A quick look at the historical political economy of natural resources in Africa reveals that a confluence of history, geopolitics, domestic elite political instability, and the specific features of resource sectors resulted in incumbent governments’ unwillingness to grant politically-empowered local elites (would-be resource barons) credible property rights over natural resources. The absence of models of credible wealth sharing mean that not even leaders can accumulate legible personal wealth as it would attract all manner of intra-elite squabbles and erosion of public legitimacy. Otherwise, African presidents would find no need to hide their wealth abroad (if even presidents cannot guarantee their own property rights, who can?)
The operational features of the extractive sector exacerbates this problem of credible elite property rights. Mining is capital intensive and involves rather sticky supply chains. This means that it is very costly to change firms and customers on a whim or according to the dictates of politics. At the same time, leaders intent on staying in power and being the ultimate gatekeeper to rents would have lots of reasons to be wary of promoting specific permanent domestic “resource barons” with the potential to become power brokers in their own right.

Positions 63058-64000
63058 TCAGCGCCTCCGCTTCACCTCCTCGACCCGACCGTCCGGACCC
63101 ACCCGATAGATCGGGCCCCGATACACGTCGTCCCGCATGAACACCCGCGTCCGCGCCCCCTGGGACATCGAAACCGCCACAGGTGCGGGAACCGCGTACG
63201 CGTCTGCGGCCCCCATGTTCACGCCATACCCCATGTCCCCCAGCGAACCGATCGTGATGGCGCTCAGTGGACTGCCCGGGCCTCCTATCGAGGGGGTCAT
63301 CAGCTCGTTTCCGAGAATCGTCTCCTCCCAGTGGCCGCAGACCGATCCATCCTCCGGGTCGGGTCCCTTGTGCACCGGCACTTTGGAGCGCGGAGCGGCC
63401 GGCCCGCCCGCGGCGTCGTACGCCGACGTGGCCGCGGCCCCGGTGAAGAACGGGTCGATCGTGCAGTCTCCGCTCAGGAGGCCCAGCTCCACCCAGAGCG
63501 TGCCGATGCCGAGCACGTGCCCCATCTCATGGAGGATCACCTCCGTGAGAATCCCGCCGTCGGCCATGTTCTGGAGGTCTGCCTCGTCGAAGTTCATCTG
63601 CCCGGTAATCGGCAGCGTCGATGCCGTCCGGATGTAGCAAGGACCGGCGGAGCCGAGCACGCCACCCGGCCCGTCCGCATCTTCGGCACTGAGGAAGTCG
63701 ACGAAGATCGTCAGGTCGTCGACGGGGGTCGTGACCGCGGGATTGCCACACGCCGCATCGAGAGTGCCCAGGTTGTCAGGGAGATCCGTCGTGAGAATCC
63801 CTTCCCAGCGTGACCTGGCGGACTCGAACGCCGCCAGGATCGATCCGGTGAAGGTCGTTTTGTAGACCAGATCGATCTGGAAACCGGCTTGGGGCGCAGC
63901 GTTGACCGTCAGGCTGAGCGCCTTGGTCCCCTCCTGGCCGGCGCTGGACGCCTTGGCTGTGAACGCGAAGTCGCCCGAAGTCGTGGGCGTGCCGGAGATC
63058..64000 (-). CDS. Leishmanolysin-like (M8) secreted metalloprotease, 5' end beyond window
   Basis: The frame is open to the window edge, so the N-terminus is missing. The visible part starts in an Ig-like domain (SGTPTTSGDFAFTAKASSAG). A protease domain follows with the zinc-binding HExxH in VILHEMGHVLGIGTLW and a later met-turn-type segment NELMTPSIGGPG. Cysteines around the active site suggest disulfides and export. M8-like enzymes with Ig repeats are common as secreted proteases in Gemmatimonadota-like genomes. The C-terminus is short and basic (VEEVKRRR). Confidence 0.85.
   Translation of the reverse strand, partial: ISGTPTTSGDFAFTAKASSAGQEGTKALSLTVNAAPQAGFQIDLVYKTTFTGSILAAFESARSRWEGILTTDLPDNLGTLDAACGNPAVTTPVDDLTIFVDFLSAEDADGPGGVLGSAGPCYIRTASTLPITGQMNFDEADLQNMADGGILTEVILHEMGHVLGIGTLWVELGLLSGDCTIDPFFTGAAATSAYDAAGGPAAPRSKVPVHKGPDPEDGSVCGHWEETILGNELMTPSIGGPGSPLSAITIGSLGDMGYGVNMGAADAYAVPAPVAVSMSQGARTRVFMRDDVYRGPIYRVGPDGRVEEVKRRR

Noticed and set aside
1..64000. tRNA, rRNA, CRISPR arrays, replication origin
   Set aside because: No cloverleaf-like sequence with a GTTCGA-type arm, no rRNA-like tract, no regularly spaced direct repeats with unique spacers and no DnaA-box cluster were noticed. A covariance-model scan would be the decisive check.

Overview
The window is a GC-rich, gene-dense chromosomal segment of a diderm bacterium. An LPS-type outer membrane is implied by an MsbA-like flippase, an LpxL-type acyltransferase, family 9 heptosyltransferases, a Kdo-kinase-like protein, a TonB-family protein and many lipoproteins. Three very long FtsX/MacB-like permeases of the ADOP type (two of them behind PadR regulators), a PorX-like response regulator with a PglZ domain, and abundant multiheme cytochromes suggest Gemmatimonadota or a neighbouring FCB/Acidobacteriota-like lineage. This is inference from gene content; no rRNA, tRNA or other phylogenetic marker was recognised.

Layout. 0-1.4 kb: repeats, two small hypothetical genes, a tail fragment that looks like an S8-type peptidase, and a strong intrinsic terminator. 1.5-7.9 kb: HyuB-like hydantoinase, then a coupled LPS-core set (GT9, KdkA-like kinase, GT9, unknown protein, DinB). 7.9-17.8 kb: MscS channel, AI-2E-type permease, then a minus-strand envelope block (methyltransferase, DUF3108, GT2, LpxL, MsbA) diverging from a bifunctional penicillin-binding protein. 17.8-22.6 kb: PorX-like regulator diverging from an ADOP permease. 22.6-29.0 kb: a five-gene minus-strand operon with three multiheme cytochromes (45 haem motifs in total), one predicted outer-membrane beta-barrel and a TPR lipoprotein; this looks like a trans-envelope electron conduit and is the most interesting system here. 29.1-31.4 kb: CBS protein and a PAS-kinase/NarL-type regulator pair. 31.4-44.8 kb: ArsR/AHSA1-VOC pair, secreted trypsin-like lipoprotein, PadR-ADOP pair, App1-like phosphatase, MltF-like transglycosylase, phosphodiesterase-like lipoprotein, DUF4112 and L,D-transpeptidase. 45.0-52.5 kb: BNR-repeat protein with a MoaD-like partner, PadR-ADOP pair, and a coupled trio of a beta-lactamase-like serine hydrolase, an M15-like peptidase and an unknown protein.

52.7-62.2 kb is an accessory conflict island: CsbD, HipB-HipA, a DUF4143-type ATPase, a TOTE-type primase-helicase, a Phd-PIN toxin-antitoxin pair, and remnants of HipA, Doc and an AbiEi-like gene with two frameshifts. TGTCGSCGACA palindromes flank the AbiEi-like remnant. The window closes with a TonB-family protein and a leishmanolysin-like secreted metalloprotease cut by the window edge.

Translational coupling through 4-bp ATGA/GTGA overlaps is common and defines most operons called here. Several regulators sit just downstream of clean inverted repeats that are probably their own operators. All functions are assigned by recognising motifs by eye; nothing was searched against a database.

This domestic political incentive structure facilitates manipulation and domination by foreign firms and governments. Foreign firms have capital and lack domestic political power. They also tend to come from major global powers interested in maintaining a stranglehold on the supply chains of specific strategic minerals, and which can provide protection to incumbents against their fellow domestic elites (e.g., the French government and firms in Niger’s uranium mines since 1971).
For countries whose elites cannot solved for domestic elite property rights over natural resources, the global politics of the sector are especially harsh. Foreign firms often have the expertise and leverage to strike obscenely lucrative bargains, backed by the sector’s high tolerance of unimaginable levels of corruption (see the case of Glencore). Over time, resource-rich countries that don’t solve for domestic elite property rights tend to become ever more dependent on foreign extractive firms and fail to develop domestic mechanisms for reaping maximal benefits from their natural resources.